THE widening gap feedlots are paying between high grade Brahman content and crossbred animals was unpacked at a beef industry event in Brisbane last week.
Speaking at the Australian Brahman Breeders' Association conference, JBS feedlot livestock manager Jason Carswell gave a candid review of the current feedlotting situation and how Brahmans can fit it.
Mr Carswell is based at JBS's big feedlot and processing facility Beef City, near Toowoomba. JBS is the country's largest meat processing company.
JBS's five beef feedlots across Queensland and NSW have the capacity to feed 165,000 head and at the moment have 152,000 on feed, covering many breeds.
The grain-fed cattle supply Angus, Shorthorn and Wagyu brands, plus generic brands.
JBS expects its grain-fed business to increase, subject to world markets, with possibly 50 per cent of its product grain-fed in the future, Mr Carswell said.
The requirement for 100 per cent Brahman feeders had increased over the years, and JBS also buys a large number of Brahman-cross cattle, he said.
From January to July this year, JBS bought 47,000 crossbred cattle at an average price of $4.86/kg. In the same period, it purchased 17,000 Brahmans at an average of $4.53/kg.
"Our price difference between crossbred and Brahman cattle has always been about 20c. This year it has jumped to 33c," Mr Carswell said.
"The main reason has been when the boats stopped (as Indonesian feedlots facing foot and mouth disease reduced their orders) we quoted a large number of Brahman steers. We bought from blokes we haven't bought from in ten years.
"We increased our number by about 4000 but we couldn't buy them all.
"It all comes back to supply and demand."
JBS specifications for a Brahman feeder steer are 380 to 499kg, milk and two teeth.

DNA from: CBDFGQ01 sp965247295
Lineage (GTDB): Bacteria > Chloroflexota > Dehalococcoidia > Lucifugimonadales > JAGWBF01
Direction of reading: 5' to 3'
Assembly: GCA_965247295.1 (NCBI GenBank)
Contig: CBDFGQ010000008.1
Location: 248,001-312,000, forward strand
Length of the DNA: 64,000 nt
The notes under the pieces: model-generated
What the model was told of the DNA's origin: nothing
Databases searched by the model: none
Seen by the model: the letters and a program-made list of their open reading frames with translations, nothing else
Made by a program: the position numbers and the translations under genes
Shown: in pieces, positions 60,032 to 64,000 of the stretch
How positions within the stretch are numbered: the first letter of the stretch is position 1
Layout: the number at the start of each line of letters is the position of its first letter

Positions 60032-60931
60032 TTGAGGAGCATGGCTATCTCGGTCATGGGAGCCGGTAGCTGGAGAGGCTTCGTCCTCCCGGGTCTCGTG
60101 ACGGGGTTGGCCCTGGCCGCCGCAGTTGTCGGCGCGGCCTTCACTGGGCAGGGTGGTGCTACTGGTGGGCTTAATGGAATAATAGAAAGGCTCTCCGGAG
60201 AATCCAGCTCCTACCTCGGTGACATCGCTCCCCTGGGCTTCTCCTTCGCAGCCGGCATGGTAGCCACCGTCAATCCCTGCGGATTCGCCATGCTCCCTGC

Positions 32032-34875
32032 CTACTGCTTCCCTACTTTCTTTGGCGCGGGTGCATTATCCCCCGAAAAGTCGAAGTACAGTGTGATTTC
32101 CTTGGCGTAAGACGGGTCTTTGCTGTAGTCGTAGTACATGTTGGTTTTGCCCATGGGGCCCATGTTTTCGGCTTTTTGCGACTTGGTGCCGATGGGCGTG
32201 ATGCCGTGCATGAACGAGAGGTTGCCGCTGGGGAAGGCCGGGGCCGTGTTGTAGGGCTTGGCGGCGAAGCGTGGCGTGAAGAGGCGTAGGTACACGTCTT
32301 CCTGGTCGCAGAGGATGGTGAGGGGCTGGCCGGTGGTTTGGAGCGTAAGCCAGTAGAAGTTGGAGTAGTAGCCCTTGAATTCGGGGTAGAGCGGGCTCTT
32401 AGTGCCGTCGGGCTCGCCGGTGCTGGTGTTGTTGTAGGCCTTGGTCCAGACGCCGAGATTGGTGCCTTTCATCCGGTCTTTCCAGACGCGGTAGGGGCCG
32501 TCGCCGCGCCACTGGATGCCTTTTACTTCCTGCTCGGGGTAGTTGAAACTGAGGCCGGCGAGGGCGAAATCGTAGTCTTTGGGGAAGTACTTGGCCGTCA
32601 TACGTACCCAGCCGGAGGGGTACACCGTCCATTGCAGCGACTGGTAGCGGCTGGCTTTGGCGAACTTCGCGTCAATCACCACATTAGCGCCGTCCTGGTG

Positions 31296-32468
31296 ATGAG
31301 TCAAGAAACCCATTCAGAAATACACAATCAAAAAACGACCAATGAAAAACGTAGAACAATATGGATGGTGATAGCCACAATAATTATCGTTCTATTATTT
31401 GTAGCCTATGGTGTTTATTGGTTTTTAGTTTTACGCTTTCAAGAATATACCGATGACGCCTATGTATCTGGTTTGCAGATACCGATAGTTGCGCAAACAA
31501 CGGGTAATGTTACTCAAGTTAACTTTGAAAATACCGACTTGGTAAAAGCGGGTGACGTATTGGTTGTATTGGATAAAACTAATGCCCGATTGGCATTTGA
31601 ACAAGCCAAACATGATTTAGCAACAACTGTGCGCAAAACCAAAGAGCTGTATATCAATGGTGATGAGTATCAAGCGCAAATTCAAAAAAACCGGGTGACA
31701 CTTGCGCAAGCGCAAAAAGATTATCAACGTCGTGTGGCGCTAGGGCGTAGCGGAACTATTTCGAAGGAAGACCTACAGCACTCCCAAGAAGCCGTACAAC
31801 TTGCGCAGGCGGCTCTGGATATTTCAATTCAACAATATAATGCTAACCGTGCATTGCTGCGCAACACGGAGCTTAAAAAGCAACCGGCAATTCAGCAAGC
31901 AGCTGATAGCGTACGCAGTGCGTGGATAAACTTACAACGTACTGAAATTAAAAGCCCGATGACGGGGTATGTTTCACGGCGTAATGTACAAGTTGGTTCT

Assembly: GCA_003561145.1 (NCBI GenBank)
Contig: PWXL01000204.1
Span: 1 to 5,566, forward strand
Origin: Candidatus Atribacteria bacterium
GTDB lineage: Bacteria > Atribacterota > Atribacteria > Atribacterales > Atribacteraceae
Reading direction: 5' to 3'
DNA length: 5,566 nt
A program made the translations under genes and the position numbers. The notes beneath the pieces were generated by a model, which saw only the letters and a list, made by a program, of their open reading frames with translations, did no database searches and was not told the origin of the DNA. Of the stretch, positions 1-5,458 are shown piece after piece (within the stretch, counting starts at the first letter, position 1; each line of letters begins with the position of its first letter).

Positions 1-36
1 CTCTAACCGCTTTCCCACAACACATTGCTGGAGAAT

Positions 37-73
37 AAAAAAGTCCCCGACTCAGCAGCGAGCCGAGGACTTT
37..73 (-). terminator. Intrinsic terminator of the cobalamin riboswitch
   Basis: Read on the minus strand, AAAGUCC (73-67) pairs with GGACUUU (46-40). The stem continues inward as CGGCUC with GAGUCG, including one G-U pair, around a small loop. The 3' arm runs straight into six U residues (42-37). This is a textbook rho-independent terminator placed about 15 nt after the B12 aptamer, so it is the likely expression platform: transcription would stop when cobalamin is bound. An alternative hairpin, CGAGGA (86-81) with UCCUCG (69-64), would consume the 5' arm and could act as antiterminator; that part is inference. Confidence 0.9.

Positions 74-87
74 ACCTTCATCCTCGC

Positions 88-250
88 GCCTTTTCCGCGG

From the last quarter of 2019 to the last quarter of 2021, JBS processed approximately 30,000 Brahman steers, mostly through its Dinmore plant in Queensland.
Mr Carswell provided this breakdown on average feedlot and carcase performance:
- Crossbreds were fed for 128 days. Brahmans were fed for 110 days.
- The average daily gain for crossbreds was 1.78kg, for Brahmans 1.67kg.
- Feed conversion rates for crossbreds were 8.12, for Brahmans 8.23.
- Exit weights for crossbreds averaged 660kg, for Brahmans 627kg.
- Average carcase weight for crossbreds were 376kg, for Brahmans 354kg.
- 70pc of crossbreds had a marble score of 2-plus, 10pc of Brahmans did.
- 50pc of Brahmans had a marble score of zero.
Mr Carswell said there had been a 15pc price difference between a marble score 0 and 2 in the end price JBS was able to achieve.
That equated to a 40 to 50 cent a kilogram live weight difference.
"Hence, the difference in the way Brahman cattle are priced," he said.
"Of course, we are talking averages here and there were certainly Brahmans that performed well above the average.
"What we buy for is dependent on what we sell for and that is driven by end consumer demand."
Over time, Mr Carswell sees the gap returning to the more traditional 20c/kg.
Elders northern livestock manager Paul Holm dismissed the concept of 'discounts' for certain cattle, saying producers should view grids as an opportunity to collect a premium.
"Every step you take along the way is a chance to secure extra cents per kilogram over and above the base rate," he said.
"There are bos indicus cattle that grade Meat Standards Australia and achieve the top per-kilogram rates and there are flatbacks that don't.
"The bottom line is making production choices that pay and supplying the article that is in demand."